As a recurve or long bow hunter, most folks would not take that long a shot and if they did, would not be as totally confident as a compound archer would be to hit the bullseye. This is where the patience idea comes in, the idea of developing skill, stealth, silence — in the woods.

Wouldn’t it be great if legislation could satisfy all these groups? While it’s not likely that they will all ever agree, maybe the answer to avoid confrontation among the three groups (crossbow, compound, long bow/recurve) is to allow each a two week season during the pre-firearms hunting period, rotating them each year for which part of the early season is “theirs.” Now that would probably upset everyone! But, what’s fair is fair.

At least it appears that the compound bow users and the long bow/recurve folks agree they should be able to use their implements for hunting big game jointly in the early archery season – not sure how that happened. From the official polls taken across the state, about nine out of 10 archers agree they would not object to crossbow during the early archery season, if it were allowed.

One thing for sure, it is usually impossible to get all groups to agree on any one point at any time in history, time changes that, after all, us recurve hunters let the compound bow folks into “our season” way back when. Whatever way you feel on this issue, understand that the decision is in the hands of our legislators in Albany. Voice your position on NYS use of crossbow, please contact NYS Senate Environmental Committee Chairman, Senator Mark Grisanti, and the other members of the committee.

Weekly Fish Report

oreline on Monday afternoon, streams were beginning to clear as they turned that familiar greenish color that usually indicates good fishing ahead, but Lake Erie was more brown that green, with the high winds and heavy runoff that has occurred in the last two weeks.

There were about 20 anglers casting spinners, spoons, and bobber lines with minnows or grubs from the Dunkirk City Pier on Central Avenue. Another 10 anglers or so were trying their luck from the NYSDEC fishing pier at the Dunkirk Power Plant outflow, where recently some brown trout approaching 30 inches in length have been caught using simple bobber and minnow rigs.

Anglers are also catching decent numbers of steelhead from these two places and by boat too, as the city launch ramps are in the water on one side of the launch, but the low lake level s could make launching larger boats a challenge.

DEC reports that natural baits such as minnows or small jigs tipped with a grub or worm (fished under a float) have worked best. DEC biologist Mike Todd says, “Gizzard shad are very thick in the harbor, making it tough to cast and retrieve spoons and spinners without foul hooking shad. Trout often show in early spring at Barcelona Harbor as well. The warmer weather will soon draw bullhead into Dunkirk Harbor, if not already. The bite is generally best behind the Clarion hotel at night.”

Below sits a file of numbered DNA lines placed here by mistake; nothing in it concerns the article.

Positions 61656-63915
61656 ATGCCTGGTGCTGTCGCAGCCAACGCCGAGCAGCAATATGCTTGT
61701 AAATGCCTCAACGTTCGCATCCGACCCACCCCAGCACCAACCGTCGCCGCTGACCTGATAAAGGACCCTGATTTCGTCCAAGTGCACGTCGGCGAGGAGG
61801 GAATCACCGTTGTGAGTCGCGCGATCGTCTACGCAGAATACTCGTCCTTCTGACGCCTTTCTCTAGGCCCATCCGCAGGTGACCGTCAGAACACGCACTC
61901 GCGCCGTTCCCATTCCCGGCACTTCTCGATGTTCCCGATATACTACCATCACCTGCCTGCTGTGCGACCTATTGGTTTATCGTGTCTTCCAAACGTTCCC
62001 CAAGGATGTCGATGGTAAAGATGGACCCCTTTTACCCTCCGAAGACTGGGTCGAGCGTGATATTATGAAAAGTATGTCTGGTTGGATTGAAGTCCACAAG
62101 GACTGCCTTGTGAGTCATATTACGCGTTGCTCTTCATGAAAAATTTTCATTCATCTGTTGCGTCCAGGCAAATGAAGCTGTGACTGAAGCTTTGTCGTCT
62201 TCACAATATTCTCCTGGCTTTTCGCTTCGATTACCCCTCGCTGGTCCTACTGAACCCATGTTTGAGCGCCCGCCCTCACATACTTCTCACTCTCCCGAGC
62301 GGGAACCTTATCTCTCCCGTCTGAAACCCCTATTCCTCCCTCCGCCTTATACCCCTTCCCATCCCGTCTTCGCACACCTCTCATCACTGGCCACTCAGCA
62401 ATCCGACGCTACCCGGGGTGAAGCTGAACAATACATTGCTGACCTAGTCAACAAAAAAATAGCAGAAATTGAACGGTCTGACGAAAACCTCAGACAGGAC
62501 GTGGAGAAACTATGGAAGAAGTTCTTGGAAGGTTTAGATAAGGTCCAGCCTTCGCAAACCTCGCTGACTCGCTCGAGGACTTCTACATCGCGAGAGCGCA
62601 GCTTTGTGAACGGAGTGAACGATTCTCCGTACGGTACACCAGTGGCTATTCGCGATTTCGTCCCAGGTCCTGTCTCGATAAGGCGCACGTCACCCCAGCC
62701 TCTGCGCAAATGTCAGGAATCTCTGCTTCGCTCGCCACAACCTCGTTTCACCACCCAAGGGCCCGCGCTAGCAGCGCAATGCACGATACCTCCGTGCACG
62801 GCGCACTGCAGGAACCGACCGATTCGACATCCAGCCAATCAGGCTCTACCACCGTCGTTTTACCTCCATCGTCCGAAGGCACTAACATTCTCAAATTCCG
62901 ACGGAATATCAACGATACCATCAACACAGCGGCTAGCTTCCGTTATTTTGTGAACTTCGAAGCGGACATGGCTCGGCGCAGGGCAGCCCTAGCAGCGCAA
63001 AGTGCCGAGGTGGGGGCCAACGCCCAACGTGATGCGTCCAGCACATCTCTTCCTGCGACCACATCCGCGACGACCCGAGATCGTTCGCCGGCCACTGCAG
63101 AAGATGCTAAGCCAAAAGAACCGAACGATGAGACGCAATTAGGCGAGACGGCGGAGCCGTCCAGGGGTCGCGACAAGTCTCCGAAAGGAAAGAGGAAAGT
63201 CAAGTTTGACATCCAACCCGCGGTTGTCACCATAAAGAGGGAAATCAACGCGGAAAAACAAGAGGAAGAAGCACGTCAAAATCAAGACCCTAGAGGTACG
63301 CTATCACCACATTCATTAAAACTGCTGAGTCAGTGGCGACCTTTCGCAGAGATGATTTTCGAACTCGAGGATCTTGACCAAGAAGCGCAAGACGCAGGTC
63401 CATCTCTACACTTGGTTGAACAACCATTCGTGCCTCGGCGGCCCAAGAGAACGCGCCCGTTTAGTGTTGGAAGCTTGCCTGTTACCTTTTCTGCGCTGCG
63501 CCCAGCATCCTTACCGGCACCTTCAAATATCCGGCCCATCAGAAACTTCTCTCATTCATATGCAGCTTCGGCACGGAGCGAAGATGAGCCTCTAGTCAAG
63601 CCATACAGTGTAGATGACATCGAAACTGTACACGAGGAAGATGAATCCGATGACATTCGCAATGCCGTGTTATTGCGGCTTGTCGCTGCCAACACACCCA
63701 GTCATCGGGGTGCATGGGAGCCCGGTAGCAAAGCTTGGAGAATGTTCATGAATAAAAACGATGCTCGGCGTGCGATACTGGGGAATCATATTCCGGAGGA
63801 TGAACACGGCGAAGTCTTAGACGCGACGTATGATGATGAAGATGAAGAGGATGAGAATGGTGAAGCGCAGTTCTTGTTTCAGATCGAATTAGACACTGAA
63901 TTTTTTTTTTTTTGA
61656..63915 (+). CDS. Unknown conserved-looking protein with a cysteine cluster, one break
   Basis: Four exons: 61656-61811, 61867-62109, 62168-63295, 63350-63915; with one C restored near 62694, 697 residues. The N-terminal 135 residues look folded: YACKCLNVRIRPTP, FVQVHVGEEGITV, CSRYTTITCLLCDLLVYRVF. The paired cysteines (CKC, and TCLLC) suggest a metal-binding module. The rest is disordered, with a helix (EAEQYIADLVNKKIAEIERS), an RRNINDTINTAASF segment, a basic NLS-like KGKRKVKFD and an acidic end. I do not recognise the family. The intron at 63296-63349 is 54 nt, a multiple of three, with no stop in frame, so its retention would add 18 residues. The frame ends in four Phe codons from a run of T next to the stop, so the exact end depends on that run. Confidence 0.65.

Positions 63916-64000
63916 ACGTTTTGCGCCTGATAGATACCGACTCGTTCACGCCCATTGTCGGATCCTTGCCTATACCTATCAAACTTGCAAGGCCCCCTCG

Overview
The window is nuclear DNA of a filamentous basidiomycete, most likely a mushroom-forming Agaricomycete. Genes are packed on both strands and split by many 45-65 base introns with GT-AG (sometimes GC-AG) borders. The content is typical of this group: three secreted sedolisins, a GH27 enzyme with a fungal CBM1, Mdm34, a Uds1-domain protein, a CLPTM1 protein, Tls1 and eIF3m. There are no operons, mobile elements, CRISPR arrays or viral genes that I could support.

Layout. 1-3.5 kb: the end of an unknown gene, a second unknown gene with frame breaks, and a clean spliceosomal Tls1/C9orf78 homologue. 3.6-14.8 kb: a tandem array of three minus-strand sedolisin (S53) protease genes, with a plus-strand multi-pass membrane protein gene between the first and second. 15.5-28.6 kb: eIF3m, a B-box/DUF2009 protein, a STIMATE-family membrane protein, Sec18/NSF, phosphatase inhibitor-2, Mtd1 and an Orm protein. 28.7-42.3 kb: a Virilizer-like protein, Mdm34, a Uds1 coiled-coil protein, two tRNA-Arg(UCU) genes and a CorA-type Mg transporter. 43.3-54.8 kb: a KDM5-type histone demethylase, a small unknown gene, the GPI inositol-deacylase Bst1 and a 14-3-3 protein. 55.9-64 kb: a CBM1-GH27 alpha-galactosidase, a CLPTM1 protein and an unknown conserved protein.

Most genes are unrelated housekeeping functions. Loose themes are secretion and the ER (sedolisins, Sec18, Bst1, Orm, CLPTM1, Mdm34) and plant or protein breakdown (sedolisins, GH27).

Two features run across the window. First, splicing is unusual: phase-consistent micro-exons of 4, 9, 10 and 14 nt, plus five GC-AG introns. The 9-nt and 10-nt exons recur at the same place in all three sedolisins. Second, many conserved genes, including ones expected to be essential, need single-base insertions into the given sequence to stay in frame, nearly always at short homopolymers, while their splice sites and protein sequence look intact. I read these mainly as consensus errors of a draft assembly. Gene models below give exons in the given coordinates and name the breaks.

While Erie Basin Marina boat ramps are not open yet, they soon will be and anglers fishing early in the season looking for perch will find the fish in 40 feet of water, or so, as they do every year, by running straight out the north gap toward Seneca Shoal. The ringbacks seem to like that area in the early season and during other years, perch between two and three pounds have occasionally been taken there.

In the Upper Niagara River, the yellow perch and sunfish will soon move into harbors, bays and inlets along Grand Island and along the Tonawanda shoreline. These shallow, quiet waters warm quicker, attracting both bait and panfish.

At Chautauqua Lake, I counted over 100 anglers looking to test crappie in the canals of the south shoreline from Jamestown to Mayville, including Burtis Bay, Lakewood, Hadley Bay, Bemus Bay, Ashville Bay and off Mayville. Many Amish anglers working minnows or small jigs (1/32 ounces) with a minnow under a float works for crappie, and succeeding.

If you like to fish for bullhead, these fish move into the same canals at night. Worms, leeches or chicken livers fished on the bottom at night, hot dog pieces work well too, especially for bullhead.

At favored inland trout streams, the rain has made most creeks throughout western New York high and muddy, with stocked fish being washed far downstream.

Of course, there are the popular inland trout lakes in Allegany and Cattaraugus Counties that could be better options, including Case, Harwood, Quaker, Red House, Allen and New Albion Lakes, as all have received generous stockings of yearling and two-year-old trout.

Outdoors Calendar

April 18: Southtowns Walleye Association monthly meeting, 5895 Southwestern Blvd., Hamburg, 7pm.

April 19-21: Hawkeye Bowmen Spring Thaw Primitive 3D Archery Shoot, Camping weekend, wood and self-bows only, $15 for weekend, 13300 Clinton St., Marilla, call 998-4857.

April 20: Fishing Seminar – Walleye and Perch, Lake Erie, noon–3 pm, Forrest Fisher/Ted Malota/Jim Plinzke, West Falls Conservation, 55 Bridge St., call Ted Malota at 627-3763.

April 20: Southtowns Ducks Unlimited, Sporting Clay fun shoot, Hamburg Rod & Gun, Hickox Rd., 9am-4 pm, call George Rockey at 674-3075.

April 20: NYS Hunter Safety Training, Town of Hamburg Recreation, 2982 Lakeview Rd., 8am-4 pm, home study course, pre-register on site, 9 am-5 pm.

April 20/21: NYS Hunter Safety Training, Bison City Rod & Gun, 511 Ohio St., Buffalo, 8 am-2 pm, Simon Manka instructor, register at first class, limited to 60 students.

April 20: Southtowns Ducks Unlimited, Sporting Clay fun shoot, Hamburg Rod & Gun, Hickox Rd., 9 am -4 pm, call George Rockey at 674-3075.

April 20: NYS Hunter Safety Training, Town of Hamburg Recreation, 2982 Lakeview Rd., 8 am-4 pm, home study course, pre-register on site, 9 am-5 pm.

April 20/21: NYS Hunter Safety Training, Bison City Rod & Gun, 511 Ohio St., Buffalo, 8 am-2 pm, Simon Manka instructor, register at first class, limited to 60 students.

April 20/21: NYS Spring Youth Turkey Hunt weekend, ages 12-15, 30 minutes before sunrise to noon: bag limit: 1 bearded turkey.

April 7/28: King of the Lake Spring Salmon Fishing Tournament, Port Dalhousie, Ontario, Port Pier Marina, Lake Ontario, 5/day for/ 2 days, email:

April 28: 9th Annual Jimmy Griffin “Teach-Me-To-Fish” for kids/parents, Bison City Rod & Gun, 511 Ohio St., 2 -4 pm, register upon arrival, includes lunch & rod/reel prizes, all free, call 652-2256.

April 28: NYS Outdoorsmen Hall of Fame, Induction dinner, open to WNY public, Rusty Rail, 3231 Seneca Turnpike, Canastota, NY, call Scott Faulkner at 315-829-3588 or